Tuesday, March 13, 2012

Younger Singaporeans and Tax Burdens

Shanmugam is the law minister and also foreign affairs minister, and he is out of his depth outside of these areas. Recently, he is like me and most of us, he talked a lot of cock regarding income and tax. A $1,000 household income is enough to afford a BTO HDB flat after factoring housing grants. Of course one who knows his plebeian lot in life and is not fussy about a life-long mortgage can afford a 2-room BTO in some corner of Singapore with no MRT within walking distance, but not enough for food, transport, utilities for the family perhaps. Then a few days ago he said younger Singaporeans should not be burdened with taxes. Which is good in intention and I almost thumped my chest with my fist in affirmation to his ideals.

However, the law minister was talking specifically about Singapore's income tax, which is truly among the lowest in the world, and along with low corporate tax is part of the PAP's golden plan to bring in FDI and talents into Singapore. Nevertheless, Singaporeans young and old, are taxed in other ways. Tax by other names.

Consumption tax like the GST is one and it is especially hurting in its current form as there is only one level of tax for essential or luxury goods and services. True the current 7% GST is low compared to other developed nations e.g. the roughly 20% in Nordic countries, but GST is regressive taxation and the lower income are relatively taxed more than the higher income. Still the PAP assured that they would not raise taxes until at least 5 more years as part of an election vote-winner, so good thing there. BTW you know if we assume younger Singaporeans because they just entered the workforce and don't earn as much compared to those who worked longer, all things equal, GST means they are arguably taxed more even!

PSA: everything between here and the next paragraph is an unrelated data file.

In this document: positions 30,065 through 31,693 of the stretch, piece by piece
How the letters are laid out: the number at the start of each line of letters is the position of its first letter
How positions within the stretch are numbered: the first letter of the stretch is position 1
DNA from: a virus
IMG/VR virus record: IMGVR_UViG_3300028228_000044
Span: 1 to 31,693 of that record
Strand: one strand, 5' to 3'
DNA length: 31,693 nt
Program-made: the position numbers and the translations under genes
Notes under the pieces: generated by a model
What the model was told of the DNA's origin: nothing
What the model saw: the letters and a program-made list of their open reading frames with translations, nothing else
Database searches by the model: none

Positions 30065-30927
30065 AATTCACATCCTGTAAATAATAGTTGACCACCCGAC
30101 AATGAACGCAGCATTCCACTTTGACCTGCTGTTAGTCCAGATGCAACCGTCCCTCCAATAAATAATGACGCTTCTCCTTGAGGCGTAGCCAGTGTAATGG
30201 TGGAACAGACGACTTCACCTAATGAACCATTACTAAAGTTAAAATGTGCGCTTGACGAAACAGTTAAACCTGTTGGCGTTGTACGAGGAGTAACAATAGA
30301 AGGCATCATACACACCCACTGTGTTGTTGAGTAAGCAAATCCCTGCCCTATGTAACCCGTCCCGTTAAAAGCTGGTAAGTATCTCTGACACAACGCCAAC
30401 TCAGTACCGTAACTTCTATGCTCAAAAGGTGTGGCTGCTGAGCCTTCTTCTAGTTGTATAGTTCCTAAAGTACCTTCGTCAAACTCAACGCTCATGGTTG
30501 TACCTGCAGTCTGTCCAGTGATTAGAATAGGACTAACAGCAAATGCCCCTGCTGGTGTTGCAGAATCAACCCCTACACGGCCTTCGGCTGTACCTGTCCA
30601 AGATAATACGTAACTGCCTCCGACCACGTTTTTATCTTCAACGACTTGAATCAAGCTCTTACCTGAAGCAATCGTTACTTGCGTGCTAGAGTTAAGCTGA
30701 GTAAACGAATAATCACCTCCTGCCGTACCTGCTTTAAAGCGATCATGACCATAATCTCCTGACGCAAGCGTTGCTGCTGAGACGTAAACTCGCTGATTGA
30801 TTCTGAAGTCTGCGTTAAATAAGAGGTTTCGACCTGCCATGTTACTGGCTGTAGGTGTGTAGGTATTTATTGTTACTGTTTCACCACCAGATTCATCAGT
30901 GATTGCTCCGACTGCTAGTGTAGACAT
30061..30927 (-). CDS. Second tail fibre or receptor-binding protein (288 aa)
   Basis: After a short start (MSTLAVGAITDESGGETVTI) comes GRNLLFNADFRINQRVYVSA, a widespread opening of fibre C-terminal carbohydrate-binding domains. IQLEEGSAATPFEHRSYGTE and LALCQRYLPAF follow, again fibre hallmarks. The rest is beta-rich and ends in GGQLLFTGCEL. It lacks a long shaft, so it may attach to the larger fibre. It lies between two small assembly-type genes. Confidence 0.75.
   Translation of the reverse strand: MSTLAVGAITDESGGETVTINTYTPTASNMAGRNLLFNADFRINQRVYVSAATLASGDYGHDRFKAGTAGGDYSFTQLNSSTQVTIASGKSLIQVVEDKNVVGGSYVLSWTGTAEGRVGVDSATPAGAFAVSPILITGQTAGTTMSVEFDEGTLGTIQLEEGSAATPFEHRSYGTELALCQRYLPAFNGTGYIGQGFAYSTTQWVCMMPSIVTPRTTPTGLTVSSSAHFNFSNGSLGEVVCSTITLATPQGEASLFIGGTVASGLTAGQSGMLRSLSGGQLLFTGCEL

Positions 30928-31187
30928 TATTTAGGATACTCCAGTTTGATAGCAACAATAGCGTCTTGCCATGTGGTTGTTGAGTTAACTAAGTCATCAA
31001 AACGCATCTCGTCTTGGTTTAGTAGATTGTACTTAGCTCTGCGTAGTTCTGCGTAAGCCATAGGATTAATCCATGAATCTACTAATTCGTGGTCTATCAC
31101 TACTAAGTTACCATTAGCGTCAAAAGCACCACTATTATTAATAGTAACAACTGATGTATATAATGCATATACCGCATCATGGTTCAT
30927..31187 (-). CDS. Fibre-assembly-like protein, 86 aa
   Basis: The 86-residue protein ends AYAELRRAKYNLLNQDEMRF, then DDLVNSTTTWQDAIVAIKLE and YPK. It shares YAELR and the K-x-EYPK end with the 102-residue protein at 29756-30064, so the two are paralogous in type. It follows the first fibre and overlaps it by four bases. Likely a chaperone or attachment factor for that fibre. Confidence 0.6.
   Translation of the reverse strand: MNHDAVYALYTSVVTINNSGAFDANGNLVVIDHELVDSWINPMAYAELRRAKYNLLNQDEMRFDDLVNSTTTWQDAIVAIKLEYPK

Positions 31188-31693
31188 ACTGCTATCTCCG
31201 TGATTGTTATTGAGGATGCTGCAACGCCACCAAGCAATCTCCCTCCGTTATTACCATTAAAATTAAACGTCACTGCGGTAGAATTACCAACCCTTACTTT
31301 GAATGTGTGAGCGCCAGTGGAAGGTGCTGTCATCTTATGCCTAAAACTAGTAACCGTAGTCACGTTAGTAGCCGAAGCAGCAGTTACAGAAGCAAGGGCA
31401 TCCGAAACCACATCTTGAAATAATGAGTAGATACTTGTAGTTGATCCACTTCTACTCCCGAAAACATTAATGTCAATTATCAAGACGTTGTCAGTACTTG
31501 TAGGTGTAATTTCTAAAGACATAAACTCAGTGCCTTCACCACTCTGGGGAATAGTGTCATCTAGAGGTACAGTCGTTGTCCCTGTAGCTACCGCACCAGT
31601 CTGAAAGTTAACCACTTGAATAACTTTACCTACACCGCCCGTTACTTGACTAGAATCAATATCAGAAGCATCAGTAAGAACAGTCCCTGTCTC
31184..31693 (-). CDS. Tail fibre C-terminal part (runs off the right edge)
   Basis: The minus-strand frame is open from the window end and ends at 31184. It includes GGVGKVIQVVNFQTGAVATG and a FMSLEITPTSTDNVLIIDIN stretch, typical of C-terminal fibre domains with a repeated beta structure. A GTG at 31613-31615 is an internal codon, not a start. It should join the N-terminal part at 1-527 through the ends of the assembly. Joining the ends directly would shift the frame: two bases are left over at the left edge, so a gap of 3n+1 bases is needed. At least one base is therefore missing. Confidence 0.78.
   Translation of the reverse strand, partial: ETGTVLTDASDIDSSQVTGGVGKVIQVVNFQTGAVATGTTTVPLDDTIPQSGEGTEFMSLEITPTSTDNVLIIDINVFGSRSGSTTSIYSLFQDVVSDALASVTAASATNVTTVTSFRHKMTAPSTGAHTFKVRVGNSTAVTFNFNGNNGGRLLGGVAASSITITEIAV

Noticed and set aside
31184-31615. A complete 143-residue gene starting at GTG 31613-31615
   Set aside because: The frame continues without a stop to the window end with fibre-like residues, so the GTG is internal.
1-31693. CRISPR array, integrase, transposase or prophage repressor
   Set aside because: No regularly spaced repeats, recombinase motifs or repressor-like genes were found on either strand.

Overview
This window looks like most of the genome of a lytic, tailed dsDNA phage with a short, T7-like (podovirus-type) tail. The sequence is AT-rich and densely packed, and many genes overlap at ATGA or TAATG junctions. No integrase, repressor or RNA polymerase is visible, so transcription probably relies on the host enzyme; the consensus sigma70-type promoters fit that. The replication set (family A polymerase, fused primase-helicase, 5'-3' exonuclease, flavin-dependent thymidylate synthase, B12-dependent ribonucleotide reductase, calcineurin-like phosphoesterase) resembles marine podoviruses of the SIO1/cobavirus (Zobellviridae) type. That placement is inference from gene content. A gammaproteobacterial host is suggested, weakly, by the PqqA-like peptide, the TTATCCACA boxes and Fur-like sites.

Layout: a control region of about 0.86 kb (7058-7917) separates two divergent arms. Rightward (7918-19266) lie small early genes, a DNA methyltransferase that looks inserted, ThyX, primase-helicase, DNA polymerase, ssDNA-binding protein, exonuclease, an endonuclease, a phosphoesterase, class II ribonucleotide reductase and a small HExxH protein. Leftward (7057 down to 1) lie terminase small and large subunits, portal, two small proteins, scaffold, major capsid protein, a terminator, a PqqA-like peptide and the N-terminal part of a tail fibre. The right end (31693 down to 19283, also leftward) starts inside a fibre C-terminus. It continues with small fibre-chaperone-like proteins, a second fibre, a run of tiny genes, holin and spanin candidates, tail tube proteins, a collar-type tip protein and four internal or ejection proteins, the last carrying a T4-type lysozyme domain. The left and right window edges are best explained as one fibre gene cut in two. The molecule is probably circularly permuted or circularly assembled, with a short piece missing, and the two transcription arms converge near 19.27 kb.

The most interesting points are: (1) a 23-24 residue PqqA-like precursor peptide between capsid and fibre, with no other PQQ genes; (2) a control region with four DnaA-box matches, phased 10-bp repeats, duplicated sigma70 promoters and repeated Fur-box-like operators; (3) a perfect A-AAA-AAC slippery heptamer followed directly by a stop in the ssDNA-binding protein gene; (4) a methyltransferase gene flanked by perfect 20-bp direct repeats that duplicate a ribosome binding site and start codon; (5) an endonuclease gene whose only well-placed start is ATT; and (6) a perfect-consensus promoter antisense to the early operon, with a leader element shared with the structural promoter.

When the younger Singaporean buys a home. He is also taxed. The last I know stamp duty aka tax when one buys HDB or private property, is age-blind for first property owners. Stamp duty is progressive and can be hefty. As far as I know, there is no discount for "younger Singaporeans" who just bought their new home. Whether they should get a discount in stamp duty if they buy a BTO vs a resale HDB vs a private property is a different complex social-economic manipulation altogether. But the bottom line is, younger generation, lets say those below 30 or 35, are taxed as much as those who upgraded their property (excluding investment property owners where there are various market-cooling stamp duties). BTW it is the same with property tax. I didn't know there was relief for "younger Singaporeans".

Keeping an eye on the ball, younger Singaporeans are already burdened with tax, just the same, if not more, than older Singaporeans. And Shanmugam.defended that younger Singaporeans should not shoulder a bigger tax burden for the less privileged in Singapore. Of course not, They should't. The more well-off should shoulder that burden instead.

Younger S'poreans should not be burdened with taxes: K Shanmugam
By Dylan Loh | Posted: 11 March 2012 1827 hrs

SINGAPORE: Law and Foreign Affairs Minister K Shanmugam said that the government does not want younger Singaporeans to be saddled with tax burdens, even as the elderly are looked after.